Bad Dog Breath

We’ve all been there — you’re lounging on the couch and your dog shoves their face into yours. Normally it’s an endearing gesture and merits lots of pets, but today it’s leaving you gagging. Why? Bad dog breath. It’s okay, we’ve been there too. Dogs have a habit of getting into things they shouldn’t, which can affect how much they smell. So if your dog has bad breath, here are some things you can do to fix it. 

Bad Dog Breath is Not Normal

The first thing that you should know is that bad dog breath is not normal. While your dog may have eaten something stinky or gotten into the garbage, it usually is a sign of an underlying oral condition.  Most lasting cases of doggy breath stem from periodontal disease, bacteria deposited in a film on the tooth — known as plaque — that develops into a mineralized layer of tartar.

Just like with humans, bacteria can accumulate in your dog’s mouth and cause gum, teeth, and other health problems if left unchecked. Long-term dental disease also can contribute to cardiovascular disease. By the time you can smell bad breath, periodontal disease has already started. 

So, what could bad breath be trying to tell you? 

  • Unusually sweet or fruity breath could indicate diabetes, particularly if a dog has been drinking and urinating more frequently than usual.
  • Breath that smells like urine can be a sign of kidney disease.
  • An unusually foul odor accompanied by vomiting, lack of appetite and yellow-tinged corneas or gums could signal a liver problem
  • Sudden bad breath could be a sign of stuck food

If your dog’s breath has been noticeably awful lately and brushing their teeth doesn’t help, it could be time for a visit to the vet.

Genetics Play a Role in Dental Health

While any dog can potentially develop dental disease, certain breeds are particularly susceptible to mouth problems. 

Toy breeds like miniature Dachshunds, Poodles, Yorkshire Terriers, and Pomeranians are commonly affected, as are longer-nosed breeds like Shelties and Collies. This is because smaller breeds tend to have teeth that are closer together, which promotes plaque and tartar build-up, so make sure you provide them with plenty of chew toys from a young age and brush their teeth regularly.

Choose Safe Dental Chews to Complement Brushing

You can complement regular teeth brushing with treats and toys that are good for your dog’s teeth. Water additives have anti-plaque ingredients and can help slow down redevelopment of bacteria on teeth. Many dog bones have ridges that are designed to “brush” away plaque and tartar while your dog is biting on them. These bones may cause bleeding when used in excess, so regulate how much your do guses them.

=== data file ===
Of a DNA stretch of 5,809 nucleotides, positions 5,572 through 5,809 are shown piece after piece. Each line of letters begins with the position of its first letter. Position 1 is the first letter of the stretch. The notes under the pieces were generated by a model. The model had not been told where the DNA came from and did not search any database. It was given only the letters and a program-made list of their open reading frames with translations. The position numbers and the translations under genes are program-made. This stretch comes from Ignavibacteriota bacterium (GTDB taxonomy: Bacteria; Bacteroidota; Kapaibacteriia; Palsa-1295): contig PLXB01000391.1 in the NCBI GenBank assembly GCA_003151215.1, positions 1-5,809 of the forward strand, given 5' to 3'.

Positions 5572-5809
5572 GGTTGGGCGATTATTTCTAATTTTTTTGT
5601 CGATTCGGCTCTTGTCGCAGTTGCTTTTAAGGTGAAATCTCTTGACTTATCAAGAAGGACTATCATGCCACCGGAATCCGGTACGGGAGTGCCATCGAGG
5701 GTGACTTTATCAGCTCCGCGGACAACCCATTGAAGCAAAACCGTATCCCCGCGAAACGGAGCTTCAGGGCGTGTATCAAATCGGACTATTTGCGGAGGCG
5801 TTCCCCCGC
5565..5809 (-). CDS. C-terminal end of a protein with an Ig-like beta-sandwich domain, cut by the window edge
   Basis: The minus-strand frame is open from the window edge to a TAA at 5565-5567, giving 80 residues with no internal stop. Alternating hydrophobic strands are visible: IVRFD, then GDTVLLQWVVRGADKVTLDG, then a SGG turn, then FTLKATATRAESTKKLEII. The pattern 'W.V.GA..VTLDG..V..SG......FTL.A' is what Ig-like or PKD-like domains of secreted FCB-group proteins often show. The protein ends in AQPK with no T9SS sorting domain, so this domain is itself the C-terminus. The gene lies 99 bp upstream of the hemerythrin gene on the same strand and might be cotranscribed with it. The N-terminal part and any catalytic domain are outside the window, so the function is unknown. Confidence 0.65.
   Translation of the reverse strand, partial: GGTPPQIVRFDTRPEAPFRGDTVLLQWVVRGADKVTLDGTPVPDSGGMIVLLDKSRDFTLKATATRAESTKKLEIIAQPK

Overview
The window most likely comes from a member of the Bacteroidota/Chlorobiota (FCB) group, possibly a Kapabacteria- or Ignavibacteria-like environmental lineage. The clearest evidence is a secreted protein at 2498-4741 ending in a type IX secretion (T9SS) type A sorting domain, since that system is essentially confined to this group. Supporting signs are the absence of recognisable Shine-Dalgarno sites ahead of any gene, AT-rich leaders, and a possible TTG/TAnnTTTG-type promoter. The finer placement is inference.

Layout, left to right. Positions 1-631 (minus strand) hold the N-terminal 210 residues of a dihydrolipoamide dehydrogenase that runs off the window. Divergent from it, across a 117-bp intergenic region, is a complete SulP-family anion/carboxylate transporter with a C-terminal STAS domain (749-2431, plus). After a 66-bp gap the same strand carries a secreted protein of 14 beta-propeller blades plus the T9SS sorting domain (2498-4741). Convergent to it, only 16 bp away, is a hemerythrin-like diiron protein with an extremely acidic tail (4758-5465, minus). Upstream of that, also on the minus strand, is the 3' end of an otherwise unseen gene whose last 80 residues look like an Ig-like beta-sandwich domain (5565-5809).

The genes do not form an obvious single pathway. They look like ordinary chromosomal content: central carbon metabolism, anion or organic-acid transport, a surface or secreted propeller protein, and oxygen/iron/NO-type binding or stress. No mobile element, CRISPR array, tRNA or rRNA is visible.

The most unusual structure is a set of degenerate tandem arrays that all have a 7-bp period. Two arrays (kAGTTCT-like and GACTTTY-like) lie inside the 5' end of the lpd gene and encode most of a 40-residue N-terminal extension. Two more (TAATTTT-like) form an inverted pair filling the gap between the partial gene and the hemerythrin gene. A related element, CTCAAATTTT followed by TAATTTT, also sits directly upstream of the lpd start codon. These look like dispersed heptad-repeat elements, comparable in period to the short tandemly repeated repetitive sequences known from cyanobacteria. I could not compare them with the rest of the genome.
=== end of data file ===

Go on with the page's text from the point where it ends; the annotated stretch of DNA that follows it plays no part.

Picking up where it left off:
We recommend avoiding rawhide chews, ribs, and soup bones, especially if your dog inhales their food. Some breeds don’t take the time to chew properly and swallow large, indigestible hunks. They can not only harm their stomach, but can break teeth too! We at Doggy Brace prefer bones like  Zuke’s Z-Bones if you want to use edible bones instead of toys. 

Brushing Your Dog’s Teeth is the Best Fix

No matter what, you can’t avoid the obvious solution: brushing your dog’s teeth. We know this is such a hassle and most dogs hate it, but it can save you so much money in the long run, and save your dog from discomfort as they get older. After all, doggy dentures don’t really exist yet! 

You don’t have to start with 2 minutes a day. Start small, with only 15-30 seconds at first with a small pediatric or finger toothbrush. Gradually work up to 2 minutes if possible. Use positive reinforcement and make sure your dog associates their toothpaste with a treat. Just remember to only use toothpaste that is designed for pets! Never brush your dog’s teeth with toothpaste meant for people, as it may contain ingredients that are toxic to dogs, like xylitol. Dogs swallow toothpaste, while we spit it out. This is just to make sure they’re not digesting anything harmful. 

Finally, if their bad breath persists after all of that, or if you’re not comfortable brushing your dog’s teeth, call your vet. They can do it all for you and check for any diseases or tooth decay. It may not be fun — after all, no one really likes the dentist — but it’s for your dog’s best interest. That’s something that should never be overlooked! 

While we at Doggy Brace can’t help with dog teeth (we’re not that kind of brace), we can help at supporting other areas of your dog. If you notice your dog has hind-leg problems, check out our dog ACL brace today. It will support your dog’s legs while you help support their teeth.